Like many kids in America, I grew up spending a couple of Sundays a year doing local community service. I restocked food pantries, replanted gardens, and repainted old buildings. I was fine with the repetition as I knew each act helped community members in need, yet thought there had to be a more long-term solution than the Band-Aids my community, like thousands across the country, were applying year after year. I wondered if instead of continually restocking that same food pantry, we found ways to more cost effectively make food available to people in need, bring gardens into cities, or even convert food waste back into edible food.
Shortly after starting high school, I read a book by Dr. Peter Diamandis, founder of Xprize, an organization that incentivizes the world to fix problems that governments, philanthropists, and the private sector haven’t solved. I was inspired by the central theme of the book, that many of the world’s greatest challenges are overcome by a combination of innovation and growing access to technology.
And so, I set out to find local students who shared similar, quixotic ideas like my own. The result was High School HeroesX, a platform for students to solve local problems through incentivized competitions. Founded during my freshman year of high school four years ago, we have since led challenges such as narrowing the education gap in Philadelphia, increasing food safety in Beijing, and a statewide challenge to improve the environment in Pennsylvania.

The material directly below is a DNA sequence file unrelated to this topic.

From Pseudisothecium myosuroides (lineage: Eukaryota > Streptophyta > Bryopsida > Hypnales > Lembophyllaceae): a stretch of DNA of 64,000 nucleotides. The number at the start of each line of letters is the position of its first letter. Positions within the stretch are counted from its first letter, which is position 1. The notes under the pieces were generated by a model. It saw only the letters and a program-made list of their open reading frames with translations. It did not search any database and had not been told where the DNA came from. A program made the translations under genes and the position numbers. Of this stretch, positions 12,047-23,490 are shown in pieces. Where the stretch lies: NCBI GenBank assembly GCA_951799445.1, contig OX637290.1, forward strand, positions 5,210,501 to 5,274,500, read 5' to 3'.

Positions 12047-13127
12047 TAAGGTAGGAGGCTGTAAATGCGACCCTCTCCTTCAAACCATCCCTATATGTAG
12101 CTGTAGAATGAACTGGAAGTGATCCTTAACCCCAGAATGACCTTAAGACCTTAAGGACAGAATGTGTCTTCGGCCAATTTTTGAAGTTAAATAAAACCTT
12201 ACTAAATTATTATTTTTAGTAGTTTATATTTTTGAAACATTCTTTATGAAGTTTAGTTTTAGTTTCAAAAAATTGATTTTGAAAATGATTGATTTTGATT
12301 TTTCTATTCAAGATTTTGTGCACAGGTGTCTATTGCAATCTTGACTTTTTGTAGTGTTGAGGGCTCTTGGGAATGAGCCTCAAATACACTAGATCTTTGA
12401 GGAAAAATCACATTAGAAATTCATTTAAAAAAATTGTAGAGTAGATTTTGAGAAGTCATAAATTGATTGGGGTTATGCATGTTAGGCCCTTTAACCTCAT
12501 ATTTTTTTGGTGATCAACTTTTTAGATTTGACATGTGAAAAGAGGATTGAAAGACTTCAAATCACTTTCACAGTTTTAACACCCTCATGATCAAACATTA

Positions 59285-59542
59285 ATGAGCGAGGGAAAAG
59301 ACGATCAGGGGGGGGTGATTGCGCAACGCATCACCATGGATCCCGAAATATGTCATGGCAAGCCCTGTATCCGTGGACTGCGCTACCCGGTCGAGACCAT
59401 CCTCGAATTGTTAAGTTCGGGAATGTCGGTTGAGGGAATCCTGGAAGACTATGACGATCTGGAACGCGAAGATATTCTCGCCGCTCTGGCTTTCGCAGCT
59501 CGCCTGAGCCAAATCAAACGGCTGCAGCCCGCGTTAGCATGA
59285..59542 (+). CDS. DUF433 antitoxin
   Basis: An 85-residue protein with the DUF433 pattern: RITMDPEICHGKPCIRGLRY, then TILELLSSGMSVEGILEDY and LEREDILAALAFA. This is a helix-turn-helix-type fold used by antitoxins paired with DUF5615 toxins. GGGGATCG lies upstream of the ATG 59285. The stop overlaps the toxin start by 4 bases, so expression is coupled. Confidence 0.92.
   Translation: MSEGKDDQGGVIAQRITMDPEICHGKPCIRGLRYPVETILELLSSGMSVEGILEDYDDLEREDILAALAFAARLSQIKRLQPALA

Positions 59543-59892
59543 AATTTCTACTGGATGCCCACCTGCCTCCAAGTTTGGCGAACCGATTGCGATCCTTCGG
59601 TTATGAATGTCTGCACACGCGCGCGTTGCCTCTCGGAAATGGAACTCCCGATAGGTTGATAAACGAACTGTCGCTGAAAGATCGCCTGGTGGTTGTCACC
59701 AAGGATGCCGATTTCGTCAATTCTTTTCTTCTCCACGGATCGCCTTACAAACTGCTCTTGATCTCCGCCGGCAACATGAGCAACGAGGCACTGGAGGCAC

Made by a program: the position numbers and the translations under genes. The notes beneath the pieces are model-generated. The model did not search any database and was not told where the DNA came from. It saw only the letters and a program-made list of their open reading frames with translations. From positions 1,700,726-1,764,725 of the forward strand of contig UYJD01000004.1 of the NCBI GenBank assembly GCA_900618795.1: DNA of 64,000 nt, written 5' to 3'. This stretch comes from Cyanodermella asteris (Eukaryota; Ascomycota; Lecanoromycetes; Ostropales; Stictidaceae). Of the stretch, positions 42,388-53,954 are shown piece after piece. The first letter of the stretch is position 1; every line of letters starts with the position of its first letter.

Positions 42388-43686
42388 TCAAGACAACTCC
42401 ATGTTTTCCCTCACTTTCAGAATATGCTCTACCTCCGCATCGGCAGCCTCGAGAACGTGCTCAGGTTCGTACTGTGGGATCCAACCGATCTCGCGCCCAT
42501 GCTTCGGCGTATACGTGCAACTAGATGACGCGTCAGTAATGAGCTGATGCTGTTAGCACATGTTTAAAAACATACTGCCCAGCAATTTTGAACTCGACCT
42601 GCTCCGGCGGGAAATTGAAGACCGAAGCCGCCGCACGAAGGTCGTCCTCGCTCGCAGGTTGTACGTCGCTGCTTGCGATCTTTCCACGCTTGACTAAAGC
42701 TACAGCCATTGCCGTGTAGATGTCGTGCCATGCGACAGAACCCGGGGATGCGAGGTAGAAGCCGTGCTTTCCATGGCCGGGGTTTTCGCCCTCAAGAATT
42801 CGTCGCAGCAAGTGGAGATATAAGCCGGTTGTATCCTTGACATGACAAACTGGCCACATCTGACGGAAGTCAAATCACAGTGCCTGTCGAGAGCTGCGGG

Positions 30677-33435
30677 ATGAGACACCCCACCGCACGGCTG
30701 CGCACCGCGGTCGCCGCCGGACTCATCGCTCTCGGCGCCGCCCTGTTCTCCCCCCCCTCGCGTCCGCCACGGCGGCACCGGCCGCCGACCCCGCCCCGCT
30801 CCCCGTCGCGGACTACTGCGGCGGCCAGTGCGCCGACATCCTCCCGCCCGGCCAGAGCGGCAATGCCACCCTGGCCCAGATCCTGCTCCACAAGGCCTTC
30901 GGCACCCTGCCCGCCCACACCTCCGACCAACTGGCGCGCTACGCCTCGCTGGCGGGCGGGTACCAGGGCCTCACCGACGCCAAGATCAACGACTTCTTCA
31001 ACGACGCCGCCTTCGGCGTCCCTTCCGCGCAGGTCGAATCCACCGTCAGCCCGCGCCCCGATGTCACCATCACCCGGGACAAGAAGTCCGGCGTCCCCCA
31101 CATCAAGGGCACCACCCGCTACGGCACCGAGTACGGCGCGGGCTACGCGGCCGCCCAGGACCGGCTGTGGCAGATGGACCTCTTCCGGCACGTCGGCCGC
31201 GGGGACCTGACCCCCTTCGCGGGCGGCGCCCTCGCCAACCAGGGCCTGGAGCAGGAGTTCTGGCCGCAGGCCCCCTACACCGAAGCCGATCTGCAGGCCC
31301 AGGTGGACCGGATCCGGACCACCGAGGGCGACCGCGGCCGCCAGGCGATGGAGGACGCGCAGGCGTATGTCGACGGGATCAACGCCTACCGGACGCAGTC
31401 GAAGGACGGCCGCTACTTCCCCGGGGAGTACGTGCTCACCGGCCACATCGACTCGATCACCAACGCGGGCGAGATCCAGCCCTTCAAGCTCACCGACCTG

You may be wondering how we seemingly sprinkle some fairy dust on students, and age-old community problems are solved. Well…it doesn’t exactly work that way. I love when students take the initiative to reach out to me about possibly leading challenges, with our help, in their cities or countries. After we have then zeroed in on an area, we recruit at least five schools to work on a challenge. We then help them design a challenge around solving a problem, not about reaching a specific solution. Next, we assist them in assembling an advisory board of experts in that field to guide the students.
It is truly an honor to be selected as a 2016 Diller Teen Tikkun Olam Award recipient, and I’m humbled to be awarded this grant from the Helen Diller Family Foundation. This money is already being put to good use: we are using it to finish the funding for our Beijing challenge, and will soon be announcing challenges in Europe, and another in Asia. Receiving this award validates the idea that youth are not too young to innovate, and are able to break this old, mythic, and rigid barrier that childhood is to study and adulthood is a time to solve big-world problems. This award also allows me to continue on my personal mission of doing my part in repairing the world and inspiring others to make a difference: a term coined by tikkun olam in Judaism, and common in any belief system.